Mice with cell type–specific deficiency of A20 in T cells were generated by breeding A20F/F mice (25) with CD4Cre transgenic mice (37) as previously described (38). C57BL/6 (H-2Kb, Thy-1.2) and BALB/c (H-2Kd, Thy-1.2) mice were purchased from Janvier Labs. Mice were between 6 and 12 wk of age at the onset of experiments if not indicated otherwise. Animal protocols were approved by the local regulatory agency (Regierung von Oberbayern, Munich, Germany).

Allogeneic bone marrow (BM) transplantations were performed as previously described (39). In brief, female, 6- to 8-wk-old BALB/c recipients were lethally irradiated with total body irradiation (TBI; 2 × 4.5 Gy). Directly after the second irradiation step mice received 5 × 106 T cell–depleted C57BL/6 wild type (WT) BM cells for reconstitution. T cell depletion of freshly isolated BM cells was performed using CD90.2 microbeads (Miltenyi Biotec). In addition, some mice received 2 × 105 CD8+ T cells and 2 × 105 CD4+ CD25 effector T cells with or without 6 × 105 CD4+ CD25+ Treg cells as indicated in the figure legends. All T cell subsets were isolated from complete splenocytes using the Treg cell isolation kit (Miltenyi Biotec) and the CD8 T cell isolation kit (Miltenyi Biotec) according to the manufacturer’s instructions.

CD45.1+ CD45.2+ (double-positive) C57BL/6 WT mice were used for competitive T cell development experiments. Conditioning therapy of C57BL/6 recipient mice before the syngeneic BM transplantation was performed as previously described (40). After conditioning therapy (2 × 5.5 Gy), recipient mice received 2.5 × 106 T cell–depleted C57BL/6 WT CD45.1+ CD45.2 BM cells. In addition, recipient mice received either 2.5 × 106 A20F/F CD4cre− or 2.5 × 106 A20F/F CD4cre+ T cell–depleted C57BL/6 BM cells, expressing only CD45.2, but not CD45.1. Mice were analyzed 3 mo after transplantation. Exact ratios of transplanted and engrafted CD45.1+ and CD45.2+ BM cells were determined by analysis of CD45.1 and CD45.2 expression of CD4 CD8 cells. The engraftment ratio was calculated for all transplanted animals separately. Further analysis of cell subsets was normalized to this ratio.

All Abs were purchased from eBioscience, BioLegend, and Miltenyi Biotec. For cell viability analysis, a near-infrared Live/Dead reagent (Molecular Probes; Thermo Fisher Scientific) was used according to the manufacturer’s instructions. The following Abs were used for cell surface or intracellular staining and flow cytometric analysis: CD4 (GK 1.5/RM4-5), CD8 (53-6.7), CD25 (PC61.5), CD44 (IM7), CD62L (MEL-14), c-Rel (REA397), Foxp3 (FJK16s), GITR (DTA-1), and KI-67 (16A8). Cells were stained in PBS supplemented with 2.5% BSA using fluorochrome-conjugated Abs against specific cell surface markers in different dilutions for 20 min at 4°C. For Foxp3 staining, the Foxp3/transcription factor staining buffer set (eBioscience) was used according to the manufacturer’s instructions. Active caspase-3 stain was performed directly before further viability and cell surface staining using the CaspGLOW Fluorescein Active Caspase-3 Staining Kit (Thermo Fisher Scientific) according to the manufacturer’s instructions. In vivo cell proliferation was analyzed using the Click-iT Plus EdU (5-ethynyl-2’-deoxyuridine) Alexa Fluor 647 Flow Cytometry Assay Kit (Thermo Fisher Scientific) according to the manufacturer’s instructions. The assay was performed 24 h after i.p. injection of EdU. Treatment dose of EdU (50 mg/kg per mouse) was used as previously described (41). Analyses of cell populations were performed by flow cytometry with a FACSCanto II (BD). Data analysis was performed using FlowJo software (Tree Star). Flow cytometry sorting was performed with a FACSAria III (BD Biosciences). The anti-mouse IL-2 Ab (JES6-1A12; BioXCell) was used to neutralize IL-2 in vivo. In indicated experiments, 500 μg of anti–IL-2 was injected i.p. 6 and 3 d before analysis.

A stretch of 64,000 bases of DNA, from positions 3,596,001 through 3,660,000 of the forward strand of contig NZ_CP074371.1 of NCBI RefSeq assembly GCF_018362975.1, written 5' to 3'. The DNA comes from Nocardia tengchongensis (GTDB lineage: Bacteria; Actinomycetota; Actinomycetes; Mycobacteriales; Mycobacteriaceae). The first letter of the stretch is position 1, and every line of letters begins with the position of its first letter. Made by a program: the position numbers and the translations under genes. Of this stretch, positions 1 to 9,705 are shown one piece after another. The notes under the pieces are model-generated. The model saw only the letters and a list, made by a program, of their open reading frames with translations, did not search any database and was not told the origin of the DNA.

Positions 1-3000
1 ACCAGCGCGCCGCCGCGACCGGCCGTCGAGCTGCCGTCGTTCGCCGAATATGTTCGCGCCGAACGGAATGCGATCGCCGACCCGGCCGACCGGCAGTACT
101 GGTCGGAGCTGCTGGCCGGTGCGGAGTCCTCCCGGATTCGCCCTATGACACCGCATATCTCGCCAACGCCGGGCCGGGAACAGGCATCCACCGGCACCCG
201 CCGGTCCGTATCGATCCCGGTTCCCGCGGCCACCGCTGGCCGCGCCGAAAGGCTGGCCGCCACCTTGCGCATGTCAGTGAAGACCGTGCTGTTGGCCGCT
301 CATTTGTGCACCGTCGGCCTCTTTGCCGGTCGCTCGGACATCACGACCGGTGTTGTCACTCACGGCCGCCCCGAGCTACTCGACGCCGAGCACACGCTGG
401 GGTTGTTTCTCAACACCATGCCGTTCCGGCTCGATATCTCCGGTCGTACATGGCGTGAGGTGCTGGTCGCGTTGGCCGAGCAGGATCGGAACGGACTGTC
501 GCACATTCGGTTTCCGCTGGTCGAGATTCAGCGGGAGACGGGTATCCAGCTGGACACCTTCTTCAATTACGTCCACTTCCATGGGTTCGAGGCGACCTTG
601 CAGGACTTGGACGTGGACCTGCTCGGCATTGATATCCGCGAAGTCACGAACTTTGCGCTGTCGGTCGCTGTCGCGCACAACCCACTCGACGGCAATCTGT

Thymocytes were subjected to MACS-based depletion of CD8+ T cells (CD8 microbeads; Miltenyi Biotec). Cells were then either left untreated or were stimulated with 100 nM PMA (Sigma) and 1 μM ionomycin (Calbiochem) for 30 min at 37°C, 5% CO2. Extracellular and intracellular Foxp3 staining was performed as described earlier. Intracellular c-Rel staining was performed overnight. DAPI (Thermo Fisher Scientific) was applied as a nuclear stain subsequent to Ab stainings. Stained cell suspensions were acquired on an ImageStreamX Mark II (Amnis; Merck Millipore) imaging flow cytometer. Data analysis was performed using the wizard for nuclear translocation of the IDEAS software (Amnis), where determination of nuclear translocation is based on a similarity score that quantifies the correlation of nuclear stain and translocation probe intensities. High correlation and thus high similarity scores represent strong nuclear translocation, whereas low scores are indicative of cytoplasmic localization (42).